Giving holiday gifts to wine loving friends can pose a few problems, not least economic, particularly here in the land of outrageous excise taxes on Bacchus’ blessed beverage. A bottle of prestigious Taittinger Comtes de Champagne or Dom Perignon will set you back 8,000 to 13,000 baht—a costly frivolity likely forgotten in less than an hour of that festive opening pop.
Not that the gesture of giving collector-quality wine won’t be appreciated, however, with few exceptions—former US president Nixon and his penchant for drinking only Chateau Margaux comes to mind—because even those with substantial cellars relish the opportunity to drink wines from a global palette of producers. Gift bottles of Aussie shiraz from say, Two Hands or Hardy’s and a California chardonnay from Duckhorn or Chateau Montelena will garner praise and respect.
That said, a wine lover’s thirst isn’t confined to just the contents of a bottle but ranges to all things related to the enjoyment of wine. Here are three alternative gifts to give your wino friends this Christmas:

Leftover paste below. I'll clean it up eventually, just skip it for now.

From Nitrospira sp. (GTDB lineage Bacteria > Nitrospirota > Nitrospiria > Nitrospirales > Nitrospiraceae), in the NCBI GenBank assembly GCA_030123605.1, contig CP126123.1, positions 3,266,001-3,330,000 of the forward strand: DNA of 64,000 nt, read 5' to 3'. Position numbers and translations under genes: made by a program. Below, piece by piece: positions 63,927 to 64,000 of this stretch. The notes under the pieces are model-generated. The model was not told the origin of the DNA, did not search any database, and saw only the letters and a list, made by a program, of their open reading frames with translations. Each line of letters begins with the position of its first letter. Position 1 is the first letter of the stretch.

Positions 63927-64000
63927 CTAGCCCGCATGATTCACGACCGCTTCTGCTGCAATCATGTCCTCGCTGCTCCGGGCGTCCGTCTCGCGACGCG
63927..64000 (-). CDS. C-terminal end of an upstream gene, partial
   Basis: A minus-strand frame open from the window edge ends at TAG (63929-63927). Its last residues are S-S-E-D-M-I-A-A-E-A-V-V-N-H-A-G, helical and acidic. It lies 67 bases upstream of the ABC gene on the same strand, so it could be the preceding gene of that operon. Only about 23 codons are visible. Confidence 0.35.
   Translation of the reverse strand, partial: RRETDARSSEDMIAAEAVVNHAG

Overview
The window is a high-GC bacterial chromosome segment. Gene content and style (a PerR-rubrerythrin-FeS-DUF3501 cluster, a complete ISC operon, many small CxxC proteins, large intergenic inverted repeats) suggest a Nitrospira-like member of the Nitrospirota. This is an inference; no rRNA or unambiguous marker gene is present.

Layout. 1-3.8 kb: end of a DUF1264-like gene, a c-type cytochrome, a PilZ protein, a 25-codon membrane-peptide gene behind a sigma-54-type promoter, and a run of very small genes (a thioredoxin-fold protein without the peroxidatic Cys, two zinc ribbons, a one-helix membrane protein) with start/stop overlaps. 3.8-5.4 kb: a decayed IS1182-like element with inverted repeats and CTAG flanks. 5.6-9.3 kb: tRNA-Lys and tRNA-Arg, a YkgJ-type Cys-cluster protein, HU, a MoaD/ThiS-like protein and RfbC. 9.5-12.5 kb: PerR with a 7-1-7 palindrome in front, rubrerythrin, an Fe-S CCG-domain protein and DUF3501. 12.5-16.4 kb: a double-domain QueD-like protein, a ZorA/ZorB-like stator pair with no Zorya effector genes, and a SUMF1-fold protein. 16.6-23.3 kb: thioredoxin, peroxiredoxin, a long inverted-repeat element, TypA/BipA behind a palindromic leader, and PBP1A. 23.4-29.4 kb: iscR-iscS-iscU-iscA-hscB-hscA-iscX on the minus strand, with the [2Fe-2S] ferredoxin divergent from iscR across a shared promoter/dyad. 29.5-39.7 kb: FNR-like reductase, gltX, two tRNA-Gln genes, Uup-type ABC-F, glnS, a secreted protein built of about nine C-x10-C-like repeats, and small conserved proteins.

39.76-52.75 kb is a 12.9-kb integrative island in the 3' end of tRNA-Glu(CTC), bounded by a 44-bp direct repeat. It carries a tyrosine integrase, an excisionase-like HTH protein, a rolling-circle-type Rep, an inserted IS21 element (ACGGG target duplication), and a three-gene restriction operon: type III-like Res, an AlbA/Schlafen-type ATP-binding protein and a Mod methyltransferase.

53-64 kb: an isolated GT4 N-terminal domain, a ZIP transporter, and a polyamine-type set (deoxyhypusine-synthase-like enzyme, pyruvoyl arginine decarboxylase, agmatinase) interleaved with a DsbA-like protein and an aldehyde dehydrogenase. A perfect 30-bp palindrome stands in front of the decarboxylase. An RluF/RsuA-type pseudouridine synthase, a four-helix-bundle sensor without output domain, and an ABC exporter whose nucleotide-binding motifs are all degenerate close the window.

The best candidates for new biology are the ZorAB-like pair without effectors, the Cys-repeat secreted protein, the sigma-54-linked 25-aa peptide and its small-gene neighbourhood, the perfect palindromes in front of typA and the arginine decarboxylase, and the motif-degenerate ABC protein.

A Device That Pours Without Pulling The Cork
One innovative gift now available in Thailand is a scientifically developed sampling device branded Coravin. Using a precision needle, it allows the withdrawal of wine through the cork for sampling while injecting an inert gas into the emptied space inside the bottle. It’s a very practical item for those with cellar collections who want to monitor the condition of their ageing vintages or just enjoy a few sips without having to open each bottle. Watch how it works here. More information at coravin.com.
No self-respecting wine collector will be without at least one shelf filled with books and periodicals about their passion, a fact not ignored by Kinokuniya and Asia Book shops in major shopping malls. Authors of popular compendiums and encyclopedias focusing on wine are always welcome gifts. Hugh Johnson and Jancis Robinson’s World Atlas of Wine, 7th edition is a great reference and handsome coffee-table adornment. Robert Parker’s Wine Buyer’s Guide, 7th edition is a useful assessment of the many thousands of palatable wines available worldwide. For the serious oenophile, Jancis Robinson’s 1,300-page Wine Grapes is a documentary treasure trove of information about nearly every wine grape in existence.
Lastly, not to be ignored are a number of periodicals covering the latest news of note in the wine world. Leader among them, according to critics and consumers, is Decanter, the British magazine read by nearly everyone who has ever opened a bottle of wine. While true fans of the red and white probably frequent the magazine's website in their daily research, it's fair to assume that print is a novelty of a certain value in this day and age and will surely be a well-received present. Cheers!
Adapted from the original print version in the December 2017 of Thailand Tatler magazine.